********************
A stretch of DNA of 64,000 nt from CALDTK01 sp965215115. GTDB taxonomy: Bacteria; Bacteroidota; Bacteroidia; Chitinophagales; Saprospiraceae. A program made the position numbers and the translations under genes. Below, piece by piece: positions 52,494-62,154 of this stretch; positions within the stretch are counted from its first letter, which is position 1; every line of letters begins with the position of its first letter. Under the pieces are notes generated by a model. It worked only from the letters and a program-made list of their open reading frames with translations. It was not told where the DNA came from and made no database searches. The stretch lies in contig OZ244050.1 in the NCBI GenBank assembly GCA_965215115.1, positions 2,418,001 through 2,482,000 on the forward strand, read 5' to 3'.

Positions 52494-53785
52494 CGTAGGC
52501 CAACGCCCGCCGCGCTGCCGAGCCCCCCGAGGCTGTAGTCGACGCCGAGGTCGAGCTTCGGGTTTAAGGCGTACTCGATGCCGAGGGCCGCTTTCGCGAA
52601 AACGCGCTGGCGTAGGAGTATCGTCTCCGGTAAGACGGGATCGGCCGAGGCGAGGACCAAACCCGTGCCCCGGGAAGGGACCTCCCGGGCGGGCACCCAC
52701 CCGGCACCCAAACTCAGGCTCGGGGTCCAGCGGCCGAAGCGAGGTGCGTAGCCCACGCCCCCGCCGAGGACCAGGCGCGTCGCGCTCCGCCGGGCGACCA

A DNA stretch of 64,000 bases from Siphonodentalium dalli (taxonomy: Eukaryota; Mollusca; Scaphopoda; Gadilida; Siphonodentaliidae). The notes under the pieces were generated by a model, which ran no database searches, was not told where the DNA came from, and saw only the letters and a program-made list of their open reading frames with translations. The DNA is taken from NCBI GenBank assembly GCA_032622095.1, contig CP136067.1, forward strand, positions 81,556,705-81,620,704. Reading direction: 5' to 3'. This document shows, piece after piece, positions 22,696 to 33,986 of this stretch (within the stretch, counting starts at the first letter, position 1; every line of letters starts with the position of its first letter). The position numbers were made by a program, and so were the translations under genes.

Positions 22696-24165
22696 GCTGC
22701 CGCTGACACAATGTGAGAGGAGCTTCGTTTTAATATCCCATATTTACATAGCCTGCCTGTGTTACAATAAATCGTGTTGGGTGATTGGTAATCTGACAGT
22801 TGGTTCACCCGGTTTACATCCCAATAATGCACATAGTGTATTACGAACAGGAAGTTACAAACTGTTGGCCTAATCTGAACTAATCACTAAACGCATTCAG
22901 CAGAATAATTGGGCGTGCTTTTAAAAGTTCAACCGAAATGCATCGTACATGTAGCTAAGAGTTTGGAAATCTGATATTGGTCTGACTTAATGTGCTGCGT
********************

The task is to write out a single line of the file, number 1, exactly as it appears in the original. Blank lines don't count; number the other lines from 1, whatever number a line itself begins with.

A stretch of DNA of 64,000 nt from CALDTK01 sp965215115. GTDB taxonomy: Bacteria; Bacteroidota; Bacteroidia; Chitinophagales; Saprospiraceae. A program made the position numbers and the translations under genes. Below, piece by piece: positions 52,494-62,154 of this stretch; positions within the stretch are counted from its first letter, which is position 1; every line of letters begins with the position of its first letter. Under the pieces are notes generated by a model. It worked only from the letters and a program-made list of their open reading frames with translations. It was not told where the DNA came from and made no database searches. The stretch lies in contig OZ244050.1 in the NCBI GenBank assembly GCA_965215115.1, positions 2,418,001 through 2,482,000 on the forward strand, read 5' to 3'.